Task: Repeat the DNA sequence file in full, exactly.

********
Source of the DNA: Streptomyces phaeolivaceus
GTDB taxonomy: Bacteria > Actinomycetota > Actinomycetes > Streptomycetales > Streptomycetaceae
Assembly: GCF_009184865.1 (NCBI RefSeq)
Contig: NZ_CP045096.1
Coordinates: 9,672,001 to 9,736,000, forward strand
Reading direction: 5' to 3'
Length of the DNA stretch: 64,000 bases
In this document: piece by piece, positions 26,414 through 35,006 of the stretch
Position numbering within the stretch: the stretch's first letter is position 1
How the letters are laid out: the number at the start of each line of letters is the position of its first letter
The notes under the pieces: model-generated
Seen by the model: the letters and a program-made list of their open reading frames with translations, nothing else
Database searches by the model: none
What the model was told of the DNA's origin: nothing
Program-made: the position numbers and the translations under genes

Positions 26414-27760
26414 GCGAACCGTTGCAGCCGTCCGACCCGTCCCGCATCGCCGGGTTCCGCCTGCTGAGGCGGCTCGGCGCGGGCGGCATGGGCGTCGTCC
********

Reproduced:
Source of the DNA: Streptomyces phaeolivaceus
GTDB taxonomy: Bacteria > Actinomycetota > Actinomycetes > Streptomycetales > Streptomycetaceae
Assembly: GCF_009184865.1 (NCBI RefSeq)
Contig: NZ_CP045096.1
Coordinates: 9,672,001 to 9,736,000, forward strand
Reading direction: 5' to 3'
Length of the DNA stretch: 64,000 bases
In this document: piece by piece, positions 26,414 through 35,006 of the stretch
Position numbering within the stretch: the stretch's first letter is position 1
How the letters are laid out: the number at the start of each line of letters is the position of its first letter
The notes under the pieces: model-generated
Seen by the model: the letters and a program-made list of their open reading frames with translations, nothing else
Database searches by the model: none
What the model was told of the DNA's origin: nothing
Program-made: the position numbers and the translations under genes

Positions 26414-27760
26414 GCGAACCGTTGCAGCCGTCCGACCCGTCCCGCATCGCCGGGTTCCGCCTGCTGAGGCGGCTCGGCGCGGGCGGCATGGGCGTCGTCC